Diplomacy fails as Assad's troops continue their slaughter in Syria

Dozens of civilians and rebels killed as forces loyal to hated President unleash fresh bombardment on Homs

The world appeared powerless to stop the bloodshed as the Syrian regime continued its bombardment of the central opposition stronghold of Homs yesterday, reportedly killing scores more people despite a massive international outcry.

Western and Arab nations scrambled to come up with another salvo of diplomatic pressure as the siege of the city about 100 miles north of the capital, Damascus, entered a sixth day. Activists and human rights groups described scenes of horror caused by relentless mortar and rocket attacks. In London, Prime Minister David Cameron accused President Bashar Al-Assad of being "hell-bent on killing, murdering and maiming [his] own citizens".

The international community has seen its diplomatic options shrink since China and Russia vetoed a watered-down United Nations Security Council resolution calling for a transition of power. Yesterday, a senior Arab League official said the bloc was considering recognising the opposition Syrian National Council as the legitimate representatives of the Syrian people and allowing them to open offices in Arab countries. Germany, meanwhile, expelled four Syrian diplomats in protest at the arrest of two men accused of spying on Syrian activists in the country, and Libya gave the Syrian envoy 72 hours to leave Tripoli.

Human rights groups outside the country reported that up to 70 people may have been killed in the onslaught on Homs yesterday, taking their count since the assault began late last Friday to well over 300 dead. Human Rights Watch said people were bleeding to death in the streets with residents afraid to brave the bombardment to save them. It said Assad forces had taken over Homs University's campus and blockaded areas of the city, preventing people from getting out, and food, medicine and other supplies from getting in.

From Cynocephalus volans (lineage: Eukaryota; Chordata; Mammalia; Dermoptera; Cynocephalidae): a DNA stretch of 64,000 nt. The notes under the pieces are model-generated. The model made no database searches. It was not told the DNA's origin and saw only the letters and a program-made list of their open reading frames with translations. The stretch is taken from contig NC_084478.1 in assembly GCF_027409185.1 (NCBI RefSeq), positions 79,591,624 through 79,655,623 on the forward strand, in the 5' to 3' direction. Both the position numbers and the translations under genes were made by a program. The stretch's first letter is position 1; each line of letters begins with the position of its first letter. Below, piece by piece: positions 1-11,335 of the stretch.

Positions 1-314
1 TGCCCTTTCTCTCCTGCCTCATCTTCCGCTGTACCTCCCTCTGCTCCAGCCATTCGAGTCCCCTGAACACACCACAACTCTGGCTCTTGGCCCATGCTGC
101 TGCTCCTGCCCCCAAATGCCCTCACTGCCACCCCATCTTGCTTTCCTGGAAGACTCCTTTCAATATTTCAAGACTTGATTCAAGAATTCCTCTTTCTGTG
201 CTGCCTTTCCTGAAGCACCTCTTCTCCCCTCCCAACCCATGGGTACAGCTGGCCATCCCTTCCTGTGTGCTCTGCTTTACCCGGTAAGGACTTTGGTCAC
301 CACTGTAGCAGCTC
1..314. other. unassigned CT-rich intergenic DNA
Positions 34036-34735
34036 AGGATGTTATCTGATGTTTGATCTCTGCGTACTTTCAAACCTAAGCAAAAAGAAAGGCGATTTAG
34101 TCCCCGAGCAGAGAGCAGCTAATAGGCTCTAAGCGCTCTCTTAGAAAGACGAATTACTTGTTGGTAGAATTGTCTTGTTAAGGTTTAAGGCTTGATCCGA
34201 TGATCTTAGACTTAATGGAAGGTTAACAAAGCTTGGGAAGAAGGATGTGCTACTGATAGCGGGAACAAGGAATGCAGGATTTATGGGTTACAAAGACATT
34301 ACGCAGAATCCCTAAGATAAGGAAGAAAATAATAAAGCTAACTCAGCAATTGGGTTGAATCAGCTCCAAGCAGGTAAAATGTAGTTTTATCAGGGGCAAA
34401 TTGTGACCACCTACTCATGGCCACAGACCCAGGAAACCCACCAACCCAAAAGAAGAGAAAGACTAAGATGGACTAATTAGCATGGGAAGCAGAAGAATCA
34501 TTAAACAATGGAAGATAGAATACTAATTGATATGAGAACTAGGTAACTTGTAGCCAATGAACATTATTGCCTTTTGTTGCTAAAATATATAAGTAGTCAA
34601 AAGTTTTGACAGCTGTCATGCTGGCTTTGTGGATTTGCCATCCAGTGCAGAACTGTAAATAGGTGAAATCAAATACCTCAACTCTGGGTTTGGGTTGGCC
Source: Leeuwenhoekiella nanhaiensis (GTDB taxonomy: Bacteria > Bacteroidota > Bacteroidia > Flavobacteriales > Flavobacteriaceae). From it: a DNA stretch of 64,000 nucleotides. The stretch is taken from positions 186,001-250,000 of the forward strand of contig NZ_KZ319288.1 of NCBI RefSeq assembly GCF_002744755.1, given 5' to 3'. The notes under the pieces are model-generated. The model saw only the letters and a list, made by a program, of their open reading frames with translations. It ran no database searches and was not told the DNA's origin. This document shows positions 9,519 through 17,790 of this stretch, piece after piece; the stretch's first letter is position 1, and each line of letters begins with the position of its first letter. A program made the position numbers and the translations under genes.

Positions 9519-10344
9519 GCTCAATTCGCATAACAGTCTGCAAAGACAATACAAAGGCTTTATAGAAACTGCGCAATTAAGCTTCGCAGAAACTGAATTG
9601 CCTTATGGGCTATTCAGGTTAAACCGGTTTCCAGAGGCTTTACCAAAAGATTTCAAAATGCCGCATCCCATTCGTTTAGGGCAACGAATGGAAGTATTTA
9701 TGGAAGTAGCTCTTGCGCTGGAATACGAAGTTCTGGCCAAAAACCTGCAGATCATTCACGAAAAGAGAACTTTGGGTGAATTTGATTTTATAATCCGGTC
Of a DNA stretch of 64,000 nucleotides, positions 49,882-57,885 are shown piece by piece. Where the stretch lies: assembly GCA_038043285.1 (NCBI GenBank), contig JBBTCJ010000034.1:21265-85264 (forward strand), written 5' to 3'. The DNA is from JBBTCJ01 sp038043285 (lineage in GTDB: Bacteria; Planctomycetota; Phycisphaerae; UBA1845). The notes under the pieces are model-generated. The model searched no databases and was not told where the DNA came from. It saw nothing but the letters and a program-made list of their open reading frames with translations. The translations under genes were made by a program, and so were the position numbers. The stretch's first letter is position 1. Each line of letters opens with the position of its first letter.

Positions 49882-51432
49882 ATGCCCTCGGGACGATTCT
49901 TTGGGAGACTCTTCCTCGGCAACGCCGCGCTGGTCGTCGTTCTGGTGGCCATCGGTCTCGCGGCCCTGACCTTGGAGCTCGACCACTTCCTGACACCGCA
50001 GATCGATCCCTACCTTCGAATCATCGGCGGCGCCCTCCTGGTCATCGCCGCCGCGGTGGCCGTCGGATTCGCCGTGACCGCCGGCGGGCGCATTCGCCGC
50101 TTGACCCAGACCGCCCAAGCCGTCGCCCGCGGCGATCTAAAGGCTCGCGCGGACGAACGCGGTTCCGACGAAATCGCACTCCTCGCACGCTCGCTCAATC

Dr Ali al-Hanzoury, who was treating scores of injured civilians in a field hospital at Bab Amr yesterday, said the humanitarian situation in Homs was so bad that there was only one doctor per 100 patients. Dr Hanzoury said: "All we have for dressing wounds is cotton and plasters. There are so many injured people and they have all kinds of wounds. Lots of them have been buried under their homes following shell attacks."

He said many of his nurses and volunteers had been injured or killed. "We lost one of the medics on Sunday when the military shelled our field hospital. Both of his legs were blown off in the explosion. One of the volunteers, a local teacher, was decapitated after the shell exploded."

Syrian state TV repeated allegations that "foreign terrorists" were behind the violence. Accounts are difficult to verify as the government has so far denied media requests to travel to the stricken city. US officials were weighing up whether to try and send more international aid to Homs. They have so far avoided giving any direct assistance to the opposition, wary of getting too deeply involved in a conflict that some say could erupt into a full-blown sectarian civil war and is already estimated to have claimed 5,400 lives.

Speaking at conference in Sweden yesterday, Mr Cameron vowed to keep up pressure on the regime. "We need to take the toughest possible response we can," he said, adding he had been disappointed by the Russian and Chinese vetoes on Saturday, which analysts say have buoyed President Assad.

"It is clear the Syrian government has interpreted the Russia-China veto as a carte blanche to launch an all-out assault on cities like Homs without caring who's killed in the process," said Anna Neistat, of Human Rights Watch.

In Damascus, Mr Assad appeared immune to the desperate lobbying to stop the violence. More crowds of chanting regime loyalists marched through the streets yesterday hollering his praises. State television showed footage of citizens of some of the pro-Assad neighbourhoods of Homs walking round as if nothing was amiss. They also showed a cache of explosives they claimed to have found in the mountain town of Zabadani, about 20 miles northwest of the capital, which is also under siege by regime forces.

At the military hospital in Damascus, staff said they had buried 10 soldiers and two officers killed in Zabadani. With the area completely blocked off, there is no word of how many casualties the opposition rebels have suffered.